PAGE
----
Getting old in America sometimes seems like an unforgivable sin that, if you're lucky, you can't help committing. I just got around to seeing Make Way For Tomorrow, a 1937 release from Paramount Pictures about a couple married 50 years and forced to separate in New York City due to finances and selfish family members. Not only did it put tears in my eyes at the end, but I pretty much sat slack-jawed at the brilliant acting and directing in this simple, tough yet touching film. The DVD is in the Criterion Collection of fine films. I highly recommend it. This 90-minute gem could make Darth Vader cry.
Beulah Bondi and Thomas Mitchell were in their mid-40s when they made Make Way For Tomorrow. He played one of Lucy Cooper's grown and married children.
The title has a sunny, optimistic tone to it but there's a dark undercurrent present. The subtext for seniors could be, "Get out of the way. There's no room for you here. You're old. You're broke." That's what I mean about this movie being tough yet touching.
Leo McCarey directed this classic. It opens at Christmastime with cold and a thick blanket of snow. Lucy and Barkley have five grown kids. Four of them, each well-dressed, are paying a holiday visit. One lives in California. From the chit-chat, we pick up that six months have passed since some previous contact from the grown offspring. Dad hasn't worked for four years. He is still seeks employment. Mom and Dad break the news that they couldn't keep up the payments on their house and the bank took it. They're forced to separate and each lives with one of the children temporarily.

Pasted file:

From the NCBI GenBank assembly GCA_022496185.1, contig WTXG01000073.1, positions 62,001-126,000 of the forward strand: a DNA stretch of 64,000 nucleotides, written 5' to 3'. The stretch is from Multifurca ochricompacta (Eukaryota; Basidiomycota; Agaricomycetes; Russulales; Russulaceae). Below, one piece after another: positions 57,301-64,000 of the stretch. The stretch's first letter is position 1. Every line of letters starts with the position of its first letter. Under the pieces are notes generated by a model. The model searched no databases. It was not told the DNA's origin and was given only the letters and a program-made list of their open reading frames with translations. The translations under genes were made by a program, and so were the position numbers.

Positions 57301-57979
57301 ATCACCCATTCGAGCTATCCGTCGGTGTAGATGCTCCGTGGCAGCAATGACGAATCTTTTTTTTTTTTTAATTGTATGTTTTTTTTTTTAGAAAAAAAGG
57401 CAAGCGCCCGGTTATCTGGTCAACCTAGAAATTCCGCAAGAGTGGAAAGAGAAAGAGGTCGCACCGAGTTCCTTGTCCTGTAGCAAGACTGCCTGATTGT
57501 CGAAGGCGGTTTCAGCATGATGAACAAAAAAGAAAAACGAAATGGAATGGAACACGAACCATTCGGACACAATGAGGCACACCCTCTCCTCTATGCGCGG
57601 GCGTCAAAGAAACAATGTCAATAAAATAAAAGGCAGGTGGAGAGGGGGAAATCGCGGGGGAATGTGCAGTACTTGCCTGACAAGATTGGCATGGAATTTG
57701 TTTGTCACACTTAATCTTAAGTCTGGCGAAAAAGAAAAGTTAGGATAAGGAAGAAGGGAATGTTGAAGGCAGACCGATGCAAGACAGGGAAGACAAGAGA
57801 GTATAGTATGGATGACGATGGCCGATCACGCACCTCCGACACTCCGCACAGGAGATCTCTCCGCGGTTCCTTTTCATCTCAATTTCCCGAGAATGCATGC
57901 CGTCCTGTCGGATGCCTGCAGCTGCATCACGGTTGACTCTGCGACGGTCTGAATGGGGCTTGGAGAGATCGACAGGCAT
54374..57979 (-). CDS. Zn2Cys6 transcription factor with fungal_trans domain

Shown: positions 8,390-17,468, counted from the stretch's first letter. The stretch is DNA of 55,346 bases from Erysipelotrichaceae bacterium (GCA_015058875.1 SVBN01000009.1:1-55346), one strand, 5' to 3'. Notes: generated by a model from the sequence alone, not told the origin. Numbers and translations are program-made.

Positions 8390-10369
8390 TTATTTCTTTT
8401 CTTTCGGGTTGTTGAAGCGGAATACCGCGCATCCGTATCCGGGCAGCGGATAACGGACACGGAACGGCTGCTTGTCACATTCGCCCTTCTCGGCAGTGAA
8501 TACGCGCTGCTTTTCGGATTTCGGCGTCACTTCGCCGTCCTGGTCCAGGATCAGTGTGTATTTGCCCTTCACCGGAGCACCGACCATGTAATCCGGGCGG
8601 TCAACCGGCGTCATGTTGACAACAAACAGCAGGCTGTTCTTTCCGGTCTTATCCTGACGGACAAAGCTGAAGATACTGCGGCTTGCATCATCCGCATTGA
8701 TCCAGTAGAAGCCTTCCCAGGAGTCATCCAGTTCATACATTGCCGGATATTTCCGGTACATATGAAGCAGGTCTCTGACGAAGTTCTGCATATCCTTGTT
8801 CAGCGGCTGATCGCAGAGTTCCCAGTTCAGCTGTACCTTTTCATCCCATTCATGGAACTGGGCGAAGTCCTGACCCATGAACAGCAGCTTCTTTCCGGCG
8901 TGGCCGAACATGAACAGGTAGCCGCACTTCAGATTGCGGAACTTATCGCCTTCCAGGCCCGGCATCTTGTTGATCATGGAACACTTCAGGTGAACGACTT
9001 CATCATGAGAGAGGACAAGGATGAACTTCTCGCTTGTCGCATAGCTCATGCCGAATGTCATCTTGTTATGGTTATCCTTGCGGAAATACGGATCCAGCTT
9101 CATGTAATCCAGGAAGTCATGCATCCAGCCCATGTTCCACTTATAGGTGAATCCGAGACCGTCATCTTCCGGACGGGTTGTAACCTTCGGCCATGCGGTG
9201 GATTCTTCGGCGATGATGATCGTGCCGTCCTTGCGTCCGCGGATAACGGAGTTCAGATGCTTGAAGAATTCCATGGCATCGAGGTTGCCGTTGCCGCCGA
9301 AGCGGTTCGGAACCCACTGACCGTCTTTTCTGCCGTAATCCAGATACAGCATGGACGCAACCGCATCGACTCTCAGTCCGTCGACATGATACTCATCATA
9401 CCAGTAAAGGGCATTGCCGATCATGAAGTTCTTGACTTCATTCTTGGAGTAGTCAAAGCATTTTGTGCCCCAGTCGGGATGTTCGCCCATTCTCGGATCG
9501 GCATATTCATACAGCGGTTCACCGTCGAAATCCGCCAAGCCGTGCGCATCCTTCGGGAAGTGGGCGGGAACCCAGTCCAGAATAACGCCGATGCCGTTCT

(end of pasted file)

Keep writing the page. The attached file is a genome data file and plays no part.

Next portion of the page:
Lucy and Barkley Cooper must face the facts of the present and the future.
I'm glad I'm old enough now to appreciate this film. Because of the financial hardships of modern times, I've also grown into it. I can feel the truth of Make Way For Tomorrow. One other thing: I took some acting classes in New York City. Those classes gave me a greater respect for acting -- a complicated and challenging craft that, if done well, looks easy when it really isn't. Ms. Bondi, from film roles starting in the early 1930s to episodes of CBS' The Waltons in the mid 1970s, made hard work seem effortless.
Beulah Bondi's performance in Make Way For Tomorrow is a masterpiece. And she was only in her 40s. Today's young film acting students should study classics like this.
Irene Dunne was a Best Actress nominee. The story of a sophisticated young married couple that separates due to assumed infidelity, teeters on the brink of divorce and then falls in love all over again brought Leo McCarey the Hollywood gold for Best Director.
McCarey gave us two marvelous, different movies in the same year. I feel that Make Way For Tomorrow was also worthy of Oscar nominations in the Best Picture, Best Actress, Best Screenplay and Best Director category. Check it out on The Criterion Collection.